Use Technical Analysis
You need particular analytical techniques and tools to determine when a trend starts and when it will likely come to an end. Technical analysis specializes in interpreting price trends, identifying the best time to buy and sell a security with the use of charts. Unlike fundamental analysis, technical analysis sees price as an all-important factor that tells the direction a security will take in the short term.
Here are three principles of technical analysis:
For the most part, the current price of a stock already reflects the forces influencing it—such as political, economic and social changes—as well as people’s perception of these events.
Prices tend to move in trends.
History repeats itself.
From these three principles emerges a complicated discipline that designs special indicators to help the trader determine what will happen in the future. Indicators are ways in which price data is processed (usually by means of a calculation) in order to clarify price patterns, which become apparent when the results of the indicator’s calculation are plotted on a chart. Displayed together with plotted historical prices, these indicators can help the trader discern trend lines and analyze them, reading signals emitted by the indicator in order to choose entry into or exit from the trade. Some examples of the many different types of indicators are moving averages, relative strength and oscillators.
Fundamental analysis can be used to trade, but most traders are well trained and experienced in the techniques of charting and technical analysis. It is a blend of science and art that requires patience and dedication. Because timing is of the utmost importance in active trading, efficiency in technical analysis is a great determiner of success.
The short term approach of investing offers opportunities to realize capital gains not only by means of trend analysis, but also through short-term investing devices that amplify potential gains given the amount invested. One of these techniques is leveraging, which is often implemented by something called margin.
Margin is simply the use of borrowed money to make a trade. Say you had $5,000 to invest: you could, instead of simply investing this amount, open a margin account and receive an additional, say, $5,000 to invest. This would give you a total of $10,000 with which to make a trade. So, if you invested in a stock that returned 25 percent, your $10,000 investment turns into $12,500. Now, when you pay back the original $5,000, you’d be left with $7,500 (we’ll assume interest charges are zero), giving you a $2,500 profit or a return of 50 percent. Had you invested only $5,000, your profit would’ve been only $1,250. In other words, margin doubled your return.
However, as the upside potential is exacerbated, so is the downside risk. If the above investment instead experienced a 25 percent decline, you would have suffered a loss of 50 percent, and if the investment experienced a 50 percent decline, you would’ve lost 100 percent.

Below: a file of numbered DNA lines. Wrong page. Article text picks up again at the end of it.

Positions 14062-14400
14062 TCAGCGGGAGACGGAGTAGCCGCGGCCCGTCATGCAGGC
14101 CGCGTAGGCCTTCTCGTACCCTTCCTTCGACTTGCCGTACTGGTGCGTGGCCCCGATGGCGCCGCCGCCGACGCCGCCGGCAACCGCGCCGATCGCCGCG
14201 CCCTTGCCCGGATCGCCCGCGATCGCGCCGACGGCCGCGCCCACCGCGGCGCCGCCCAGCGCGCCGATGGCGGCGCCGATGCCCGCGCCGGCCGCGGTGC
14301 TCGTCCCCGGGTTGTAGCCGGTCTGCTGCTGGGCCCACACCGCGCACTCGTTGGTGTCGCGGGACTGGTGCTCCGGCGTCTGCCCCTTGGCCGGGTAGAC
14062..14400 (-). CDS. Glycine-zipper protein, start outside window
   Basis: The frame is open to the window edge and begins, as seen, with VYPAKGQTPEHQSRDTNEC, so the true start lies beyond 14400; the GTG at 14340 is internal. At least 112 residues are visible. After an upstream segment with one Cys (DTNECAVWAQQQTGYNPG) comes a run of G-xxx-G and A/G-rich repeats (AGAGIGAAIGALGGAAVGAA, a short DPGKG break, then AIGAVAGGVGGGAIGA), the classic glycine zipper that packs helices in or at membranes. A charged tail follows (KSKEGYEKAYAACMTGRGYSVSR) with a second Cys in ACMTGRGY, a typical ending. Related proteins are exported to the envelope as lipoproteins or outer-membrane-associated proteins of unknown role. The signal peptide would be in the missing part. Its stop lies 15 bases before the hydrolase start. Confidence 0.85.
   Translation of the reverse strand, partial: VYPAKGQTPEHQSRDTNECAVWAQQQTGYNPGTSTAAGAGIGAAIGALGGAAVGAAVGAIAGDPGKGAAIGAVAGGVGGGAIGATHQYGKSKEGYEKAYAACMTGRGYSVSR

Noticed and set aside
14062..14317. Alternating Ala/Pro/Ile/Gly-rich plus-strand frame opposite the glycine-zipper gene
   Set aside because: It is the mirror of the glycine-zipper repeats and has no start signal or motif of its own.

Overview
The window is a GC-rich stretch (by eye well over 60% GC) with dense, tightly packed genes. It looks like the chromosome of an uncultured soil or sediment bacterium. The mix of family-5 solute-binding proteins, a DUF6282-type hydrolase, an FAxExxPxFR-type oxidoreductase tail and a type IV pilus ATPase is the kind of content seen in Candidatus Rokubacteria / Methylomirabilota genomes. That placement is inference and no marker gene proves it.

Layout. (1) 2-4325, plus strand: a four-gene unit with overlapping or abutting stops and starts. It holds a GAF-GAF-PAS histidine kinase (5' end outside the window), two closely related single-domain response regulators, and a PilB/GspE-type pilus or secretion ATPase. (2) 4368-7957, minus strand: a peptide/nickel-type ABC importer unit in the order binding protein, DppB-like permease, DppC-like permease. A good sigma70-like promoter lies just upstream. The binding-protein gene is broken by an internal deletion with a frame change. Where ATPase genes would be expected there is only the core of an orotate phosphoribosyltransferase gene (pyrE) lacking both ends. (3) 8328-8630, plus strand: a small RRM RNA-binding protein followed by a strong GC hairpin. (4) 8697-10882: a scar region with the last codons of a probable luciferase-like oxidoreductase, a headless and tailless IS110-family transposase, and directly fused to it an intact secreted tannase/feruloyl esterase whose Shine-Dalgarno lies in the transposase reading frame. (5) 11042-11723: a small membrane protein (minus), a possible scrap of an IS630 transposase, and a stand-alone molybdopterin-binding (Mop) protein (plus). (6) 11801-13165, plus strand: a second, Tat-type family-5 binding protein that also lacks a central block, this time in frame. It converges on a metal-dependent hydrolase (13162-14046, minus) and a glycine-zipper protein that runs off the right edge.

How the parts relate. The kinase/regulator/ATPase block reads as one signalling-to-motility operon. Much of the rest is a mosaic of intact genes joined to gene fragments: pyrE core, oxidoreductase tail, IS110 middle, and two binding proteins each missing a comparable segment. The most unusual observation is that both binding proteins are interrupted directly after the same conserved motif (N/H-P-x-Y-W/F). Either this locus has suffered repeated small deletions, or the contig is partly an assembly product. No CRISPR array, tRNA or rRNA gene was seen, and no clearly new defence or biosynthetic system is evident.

You may have already guessed that, with leverage, a trader can lose more than the initial investment! As such, it is a trading tool that should be used only by experienced traders who are skilled at the art of timing entry into and exit from investments. Also, since margin is borrowed money, the less time you take to pay it back, the less interest you pay on it. If you take a long time to try to reap profits from a trade, the cost of margin can eat into your overall return.
The Risks of Active Trading
Active trading offers the enticing potential of above-average returns, but like almost anything else that’s enticing, it cannot be achieved successfully without costs and risks.
The shorter time frame to which traders devote themselves offers a vast potential, but since the market can move fast, the trader must know how to read it and then react. Without skill in discerning signals and timing entries and exits, the trader may not only miss opportunities but also suffer the blow of rapid losses—especially if, as we explained above, the trader is riding on high leverage. Thus, learning to trade is both time consuming and expensive. Any person thinking of becoming an active trader should take this into account.
Also, the higher frequency of transactions of active trading doesn’t come for free: brokerage commissions are placed on every trade. Since these commissions are an expense, they eat into the trader’s return. Because every trade costs money, a trader must be confident in making decisions: to achieve profits, the return of a trade must be well above the commission. If a trader is not sure of what to do and ends up trading more frequently because of blunders, the brokerage costs will add up on top of any losses.
Finally, because securities are being entered and exited so often, the active trader will have to pay taxes on any capital gains realized every year.
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